Race Weekend Central

Friday Faceoff: Was Moving the All-Star Race to Bristol a Good Idea?

1. Is shifting the All-Star Race to Bristol Motor Speedway the best possible move for the event?

Erin Campbell: 
NASCAR should have skipped the All-Star Race this year, but since the show must go on, even though Bristol is awesome for racing, it could have chosen better. Eldora Speedway should have been considered; its races are awesome to watch, and though it is in Ohio when many shops are based in North Carolina, since the All-Star Race is mainly supposed to be for the fans, so this would be a great race to watch. You can bring back the old-school vibe of dirt racing and put on a good show since the drivers are racing for money and bragging rights.

Adam Cheek: Absolutely. While I am in the boat that believes the event should’ve been skipped altogether in 2020, moving it to Bristol is a great decision; despite Charlotte Motor Speedway’s proximity and being worried about limiting the spread of the virus, Bristol makes for a fantastic venue for an under-the-lights showdown between the sport’s biggest stars. It’ll be a huge draw for however many fans are allowed at the track and for TV viewers as well.

Vito Pugliese: Without question. The All-Star Race has endured as long as it has in Charlotte simply for convenience’s sake, as it allowed the exhibition weekend while keeping teams at home for a week with their family and friends. The downside has been races (with the exception of the All-Star Open) that have been a bit underwhelming and fell a bit short of some of the more memorable All-Star Race moments. Given the current package of high downforce and low horsepower, it has become another lack-luster 1.5-mile track and will remain as such until the package more closely mirrors the Xfinity Series balance. Bristol is more aligned with facilitating the kind of fender-crumpling action and lack of regard for body integrity that led to some iconic All-Star moments. We’ve done Charlotte for almost 35 years, it’s time for a change of scenery.

Christian Koelle: I am concerned about the future of NASCAR at Charlotte this year. With the governor of North Carolina laying down the law on motorsports in the state, most recently Ace Speedway, I am concerned about the playoff race later this year, should this pandemic continues the way it has. We’ll get to a point where fans will either be allowed or the event won’t happen. The fans have been asking for Bristol for years, so they get what they want.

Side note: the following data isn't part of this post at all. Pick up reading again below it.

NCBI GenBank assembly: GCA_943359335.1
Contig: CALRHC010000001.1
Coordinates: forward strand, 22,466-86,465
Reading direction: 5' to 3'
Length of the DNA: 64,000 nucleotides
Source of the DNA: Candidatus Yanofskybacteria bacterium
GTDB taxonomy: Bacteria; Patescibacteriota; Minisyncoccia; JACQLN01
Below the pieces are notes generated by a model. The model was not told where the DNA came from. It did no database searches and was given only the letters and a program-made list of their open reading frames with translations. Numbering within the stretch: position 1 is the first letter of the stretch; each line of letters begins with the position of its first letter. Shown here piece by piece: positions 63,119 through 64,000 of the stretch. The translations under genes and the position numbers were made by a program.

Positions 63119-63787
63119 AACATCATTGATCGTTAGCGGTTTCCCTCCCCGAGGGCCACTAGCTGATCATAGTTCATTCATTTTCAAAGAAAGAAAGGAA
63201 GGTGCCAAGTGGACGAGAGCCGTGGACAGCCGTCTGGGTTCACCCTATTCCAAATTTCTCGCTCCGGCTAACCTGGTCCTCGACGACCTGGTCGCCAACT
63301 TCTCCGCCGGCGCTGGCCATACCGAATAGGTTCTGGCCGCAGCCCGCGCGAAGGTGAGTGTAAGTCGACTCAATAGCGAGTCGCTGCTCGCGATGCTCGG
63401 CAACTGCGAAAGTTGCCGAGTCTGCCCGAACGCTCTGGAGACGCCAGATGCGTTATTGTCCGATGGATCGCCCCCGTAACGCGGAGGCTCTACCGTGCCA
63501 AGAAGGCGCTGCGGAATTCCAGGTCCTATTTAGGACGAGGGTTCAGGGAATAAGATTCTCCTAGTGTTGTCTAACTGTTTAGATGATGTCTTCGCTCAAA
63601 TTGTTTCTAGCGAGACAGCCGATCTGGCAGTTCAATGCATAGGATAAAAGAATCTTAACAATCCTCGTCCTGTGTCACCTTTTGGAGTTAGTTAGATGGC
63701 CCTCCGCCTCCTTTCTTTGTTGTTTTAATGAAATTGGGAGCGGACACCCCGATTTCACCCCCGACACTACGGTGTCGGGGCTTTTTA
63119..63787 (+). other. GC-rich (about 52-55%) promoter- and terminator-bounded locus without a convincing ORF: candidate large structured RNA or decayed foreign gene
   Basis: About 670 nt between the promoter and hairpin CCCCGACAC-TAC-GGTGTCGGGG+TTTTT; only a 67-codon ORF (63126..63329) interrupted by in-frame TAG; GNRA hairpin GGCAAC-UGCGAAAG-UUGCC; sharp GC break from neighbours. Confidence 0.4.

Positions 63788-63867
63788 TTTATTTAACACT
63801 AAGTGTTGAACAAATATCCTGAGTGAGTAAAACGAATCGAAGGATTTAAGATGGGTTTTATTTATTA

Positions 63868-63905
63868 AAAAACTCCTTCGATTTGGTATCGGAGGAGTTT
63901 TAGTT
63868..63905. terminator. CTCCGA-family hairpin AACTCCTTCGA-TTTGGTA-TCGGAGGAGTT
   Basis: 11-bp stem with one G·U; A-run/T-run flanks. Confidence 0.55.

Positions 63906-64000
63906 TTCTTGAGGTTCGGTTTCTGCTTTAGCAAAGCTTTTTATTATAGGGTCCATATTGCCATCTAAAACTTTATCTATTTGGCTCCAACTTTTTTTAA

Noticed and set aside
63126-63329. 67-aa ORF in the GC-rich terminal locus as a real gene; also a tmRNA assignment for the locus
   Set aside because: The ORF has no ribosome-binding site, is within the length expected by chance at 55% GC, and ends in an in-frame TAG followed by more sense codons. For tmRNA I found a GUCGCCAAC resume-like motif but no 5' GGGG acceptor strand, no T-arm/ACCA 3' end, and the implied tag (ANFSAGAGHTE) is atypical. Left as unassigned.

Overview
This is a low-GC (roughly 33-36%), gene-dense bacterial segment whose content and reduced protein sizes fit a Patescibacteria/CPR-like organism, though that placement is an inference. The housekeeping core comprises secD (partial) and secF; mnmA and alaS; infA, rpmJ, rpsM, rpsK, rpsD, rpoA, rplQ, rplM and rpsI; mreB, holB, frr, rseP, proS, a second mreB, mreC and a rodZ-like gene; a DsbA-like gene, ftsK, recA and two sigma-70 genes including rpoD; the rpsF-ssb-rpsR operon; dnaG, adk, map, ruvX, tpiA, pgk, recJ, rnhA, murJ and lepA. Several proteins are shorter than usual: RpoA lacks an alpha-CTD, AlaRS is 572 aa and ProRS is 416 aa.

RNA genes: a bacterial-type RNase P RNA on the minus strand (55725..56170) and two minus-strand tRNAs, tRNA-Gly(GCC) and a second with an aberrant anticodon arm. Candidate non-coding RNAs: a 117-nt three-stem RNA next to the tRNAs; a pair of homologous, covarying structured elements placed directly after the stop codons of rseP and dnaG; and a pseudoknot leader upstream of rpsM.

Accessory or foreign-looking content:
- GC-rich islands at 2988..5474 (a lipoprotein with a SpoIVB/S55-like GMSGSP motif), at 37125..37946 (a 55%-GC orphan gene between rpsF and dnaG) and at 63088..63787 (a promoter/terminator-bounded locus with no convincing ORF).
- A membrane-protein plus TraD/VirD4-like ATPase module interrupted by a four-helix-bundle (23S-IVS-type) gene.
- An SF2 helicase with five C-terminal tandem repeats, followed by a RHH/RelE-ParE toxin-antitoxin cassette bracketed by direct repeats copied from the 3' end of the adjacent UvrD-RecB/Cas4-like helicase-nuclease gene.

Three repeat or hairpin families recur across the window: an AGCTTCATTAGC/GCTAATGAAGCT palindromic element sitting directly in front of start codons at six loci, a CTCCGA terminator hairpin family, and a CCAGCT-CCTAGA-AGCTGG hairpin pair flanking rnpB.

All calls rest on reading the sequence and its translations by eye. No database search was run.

2. Should NASCAR allow teams to practice with the new aero package at Talladega Superspeedway?

Campbell: Teams shouldn’t be able to practice with the new rules package. I am glad that NASCAR has made things consistent. Yes, superspeedways are different, but the no-practice rule allows smaller teams a chance and evens the playing field some.

Pugliese: Given the current constraints, I understand why NASCAR is holding off on having a practice, and what that would entail in the garage area, but this is a bit of a safety issue itself with the speeds and propensity for 25-car wrecks. Allowing teams an hour of practice, even if just before the race would be worth entertaining. This is a race that many have circled on their calendar and is the first with significant fan attendance. As big as the track and the grounds are, it shouldn’t be too difficult to keep everyone spaced accordingly. It’s time we start working back toward a normal weekend cadence with some practice, particularly with new packages at tracks pushing 200 mph.

Cheek: Yes; the new aero package needs at least a little bit of testing. 15 minutes, half an hour or so shouldn’t take up too much time Sunday morning for the teams to get their feet wet. Besides, we don’t want to see the field crashing out seven laps into the race when they get three- and four-wide going into the third turn. Brendan Gaughan doesn’t want to see that either.

Koelle: I’m concerned both ways. Cars have flipped in practice at Talladega Superspeedway and then the sport turns around and makes things right. It’s a bad move not to have practice, though. I would like to see a practice because NASCAR made a ton of changes and the notebook is empty for majority of the teams, if not all of them.

3. Due to rescheduled events and weather delays, NASCAR has raced on nearly every day of the week since returning to the track. Have the midweek races have been effective?

Koelle: If NFL returns in the fall, NASCAR has a good chance to test it out this season if it plans it just right. It has been effective and kept NASCAR on top of the boards in social media interaction. I  enjoy the mid-week racing because it makes my week feel like it goes by faster. Otherwise, it’ll go back to normal because ratings haven’t been great. But attendance will triumph ratings in the long run, because NASCAR can be like NFL and MLB and offer cheaper options during the week.